(h) concluded the agreements necessary for the provision of the service with partners and subcontractors (in particular with the banks that allowed payment by bank card on the websites, performers who provided the content of the websites and webmasters who promoted the available content),

(i) had the complete system for receiving the revenues from the service to the end users, such as bank accounts over which it had the exclusive and full power of disposal, the database containing the data of the end users, which enabled it to invoice the provide services provided, and proprietary billing software,

(j) stated on the websites its own registered address in the first Member State as physical customer service and

(k) as an undertaking was independent from both the licensor and the subcontractors established in Hungary in charge of carrying out certain technical processes described in the know-how,  taking into account that (i) the foregoing has been confirmed by the tax authority of the first Member State, which body is best able to confirm these objective elements verifiable by third parties, (ii) to the provision of services via the websites from the second Member State stood in the way of the objective obstacle that the company established in the second Member State did not have access to payment service providers that could guarantee the acceptance of bank card payments on the websites, which prevented the services offered through the websitesnor after the period under investigation by the company established in the second Member State and (iii) the licensee and its related companies have made higher profits from operating the websites than the amount of the difference between the first and second VAT rate applied in the Member State?

2. Must Articles 2 (1) (c), 24 (1) and 43 of the VAT Directive be interpreted as meaning that services made available through a website are provided to end-users by the licensor of the latter, established in the second Member State? the know-how, so that it is the recipient of the technical support services of the know-how provided by the taxable person as a subcontractor, and the latter does not provide those services to the acquirer of the license established in the first Member State, in the situation where the licensor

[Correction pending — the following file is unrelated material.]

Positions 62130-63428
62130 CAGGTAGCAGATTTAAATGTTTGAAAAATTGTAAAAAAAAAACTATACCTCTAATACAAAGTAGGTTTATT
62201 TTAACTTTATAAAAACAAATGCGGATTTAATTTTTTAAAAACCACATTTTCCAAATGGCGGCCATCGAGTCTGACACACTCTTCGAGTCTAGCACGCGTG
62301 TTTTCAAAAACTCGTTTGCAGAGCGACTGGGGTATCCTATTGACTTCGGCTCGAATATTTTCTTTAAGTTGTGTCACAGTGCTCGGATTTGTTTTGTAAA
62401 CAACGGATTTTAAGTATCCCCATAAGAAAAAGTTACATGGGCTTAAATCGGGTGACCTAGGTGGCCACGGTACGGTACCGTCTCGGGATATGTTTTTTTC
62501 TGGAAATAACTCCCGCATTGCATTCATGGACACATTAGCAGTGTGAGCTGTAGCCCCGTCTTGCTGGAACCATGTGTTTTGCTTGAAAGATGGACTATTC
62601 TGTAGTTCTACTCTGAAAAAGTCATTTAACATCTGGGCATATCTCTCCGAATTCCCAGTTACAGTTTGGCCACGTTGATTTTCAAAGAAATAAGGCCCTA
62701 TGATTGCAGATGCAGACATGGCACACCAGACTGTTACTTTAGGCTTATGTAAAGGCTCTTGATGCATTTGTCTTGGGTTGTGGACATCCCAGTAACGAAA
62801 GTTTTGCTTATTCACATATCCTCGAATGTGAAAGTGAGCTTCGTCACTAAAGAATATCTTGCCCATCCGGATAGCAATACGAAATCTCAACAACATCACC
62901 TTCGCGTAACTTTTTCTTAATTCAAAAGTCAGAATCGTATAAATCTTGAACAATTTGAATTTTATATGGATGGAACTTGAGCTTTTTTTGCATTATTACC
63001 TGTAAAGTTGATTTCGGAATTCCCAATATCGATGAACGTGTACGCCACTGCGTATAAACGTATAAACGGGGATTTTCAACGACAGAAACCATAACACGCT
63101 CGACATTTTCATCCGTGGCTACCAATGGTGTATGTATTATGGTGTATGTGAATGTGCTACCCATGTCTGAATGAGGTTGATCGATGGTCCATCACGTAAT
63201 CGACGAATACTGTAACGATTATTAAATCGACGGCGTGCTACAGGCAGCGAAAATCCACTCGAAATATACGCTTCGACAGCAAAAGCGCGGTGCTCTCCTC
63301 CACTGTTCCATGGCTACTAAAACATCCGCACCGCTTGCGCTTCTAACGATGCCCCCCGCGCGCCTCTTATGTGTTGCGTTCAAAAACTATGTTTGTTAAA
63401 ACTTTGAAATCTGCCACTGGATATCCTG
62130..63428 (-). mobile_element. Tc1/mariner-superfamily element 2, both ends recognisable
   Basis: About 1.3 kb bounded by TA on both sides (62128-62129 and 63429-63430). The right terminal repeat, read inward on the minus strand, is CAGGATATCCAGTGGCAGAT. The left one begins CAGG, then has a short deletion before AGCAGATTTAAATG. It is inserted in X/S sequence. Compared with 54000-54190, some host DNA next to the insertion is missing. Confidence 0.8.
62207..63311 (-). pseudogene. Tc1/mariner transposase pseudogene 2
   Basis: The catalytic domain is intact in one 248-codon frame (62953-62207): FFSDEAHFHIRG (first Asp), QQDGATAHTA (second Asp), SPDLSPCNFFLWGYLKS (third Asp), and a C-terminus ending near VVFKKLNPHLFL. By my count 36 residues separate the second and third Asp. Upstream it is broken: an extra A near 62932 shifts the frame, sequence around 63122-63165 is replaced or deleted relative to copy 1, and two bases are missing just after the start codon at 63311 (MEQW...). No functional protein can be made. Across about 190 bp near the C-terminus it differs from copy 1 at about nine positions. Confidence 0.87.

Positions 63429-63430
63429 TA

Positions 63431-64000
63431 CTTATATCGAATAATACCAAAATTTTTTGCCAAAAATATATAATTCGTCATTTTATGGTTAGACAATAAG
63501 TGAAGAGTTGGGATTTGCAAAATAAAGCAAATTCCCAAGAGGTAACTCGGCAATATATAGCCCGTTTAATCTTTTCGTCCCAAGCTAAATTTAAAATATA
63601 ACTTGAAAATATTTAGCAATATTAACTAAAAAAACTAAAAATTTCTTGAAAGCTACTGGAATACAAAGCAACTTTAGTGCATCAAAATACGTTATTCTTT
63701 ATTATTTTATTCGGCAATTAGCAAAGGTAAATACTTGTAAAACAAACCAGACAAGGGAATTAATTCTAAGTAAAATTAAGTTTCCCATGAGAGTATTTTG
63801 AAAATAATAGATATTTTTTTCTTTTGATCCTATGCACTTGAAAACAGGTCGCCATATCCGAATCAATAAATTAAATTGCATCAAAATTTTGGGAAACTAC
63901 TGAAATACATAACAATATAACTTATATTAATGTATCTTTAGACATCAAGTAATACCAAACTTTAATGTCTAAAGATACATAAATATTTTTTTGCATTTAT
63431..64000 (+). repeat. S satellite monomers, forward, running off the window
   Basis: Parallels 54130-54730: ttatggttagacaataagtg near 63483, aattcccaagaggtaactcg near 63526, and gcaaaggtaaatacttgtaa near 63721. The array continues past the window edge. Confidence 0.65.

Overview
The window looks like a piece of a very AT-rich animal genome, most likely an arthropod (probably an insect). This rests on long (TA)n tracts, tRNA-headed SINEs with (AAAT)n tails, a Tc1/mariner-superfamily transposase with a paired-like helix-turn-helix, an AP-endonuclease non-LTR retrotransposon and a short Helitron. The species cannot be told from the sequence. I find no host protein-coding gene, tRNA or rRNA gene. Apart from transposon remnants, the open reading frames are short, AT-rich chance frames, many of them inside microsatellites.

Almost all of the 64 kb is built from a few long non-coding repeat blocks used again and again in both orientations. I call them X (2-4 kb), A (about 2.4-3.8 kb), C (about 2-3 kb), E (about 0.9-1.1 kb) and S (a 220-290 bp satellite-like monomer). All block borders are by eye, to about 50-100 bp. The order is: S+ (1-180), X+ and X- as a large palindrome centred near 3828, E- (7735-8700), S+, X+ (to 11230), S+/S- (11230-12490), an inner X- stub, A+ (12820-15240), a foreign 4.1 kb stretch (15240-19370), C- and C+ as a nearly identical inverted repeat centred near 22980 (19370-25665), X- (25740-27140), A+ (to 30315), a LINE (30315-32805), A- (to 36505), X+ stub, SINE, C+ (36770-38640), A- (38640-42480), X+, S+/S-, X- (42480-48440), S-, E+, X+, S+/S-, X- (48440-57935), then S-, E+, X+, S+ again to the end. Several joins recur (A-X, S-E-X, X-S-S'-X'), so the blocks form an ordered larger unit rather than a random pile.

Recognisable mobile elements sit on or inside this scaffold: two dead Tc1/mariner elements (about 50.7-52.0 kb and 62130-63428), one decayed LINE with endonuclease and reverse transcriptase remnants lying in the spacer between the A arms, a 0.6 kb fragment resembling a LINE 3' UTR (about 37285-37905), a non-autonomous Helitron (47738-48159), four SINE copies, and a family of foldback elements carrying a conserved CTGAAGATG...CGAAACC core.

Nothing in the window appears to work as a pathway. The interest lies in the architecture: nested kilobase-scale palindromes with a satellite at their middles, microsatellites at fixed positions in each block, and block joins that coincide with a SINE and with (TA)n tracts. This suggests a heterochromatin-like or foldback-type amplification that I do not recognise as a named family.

(a) had its own resources consisting exclusively of a rented office and a computer used by its driver,

(b) had no personnel other than the director and an in-house counsel working part-time for several hours a week for the company,

(c) did not have any agreements other than the agreement on the development of the know-how,

(d) was the holder of the domain names, which, according to the agreement between the licensor and the licensee, the latter registered in her own name,

(e) never has as a provider of the relevant services towards third parties, in particular end users, banks that enabled payment by bank cards on the websites, performing artists who provided the content available on the websites and webmasters who promoted the available content presented,

(f), with the exception of the license fee invoices, has never issued supporting documents in connection with the services offered through the websites and

(g) did not have a system (a bank account and other infrastructure) through which the revenue from the services provided could be received,  It should also be borne in mind that, according to the judgment of the Court of 17 December 2015, WebMindLicenses, Case C-419/14 (EU: C: 2015: 832), it is not in itself of overriding importance that the director and the licensor’s sole shareholder is the developer of the know-how and that same person exercised influence or control over the development and exploitation of that know-how and the services based on this know-how, where the director and owner of the licensor is the natural person who is also a director and / or owns the subcontractors, including the applicant’s company, who, by performing their duties on behalf of the licensee, cooperated as a subcontractor in the provision of services?


Source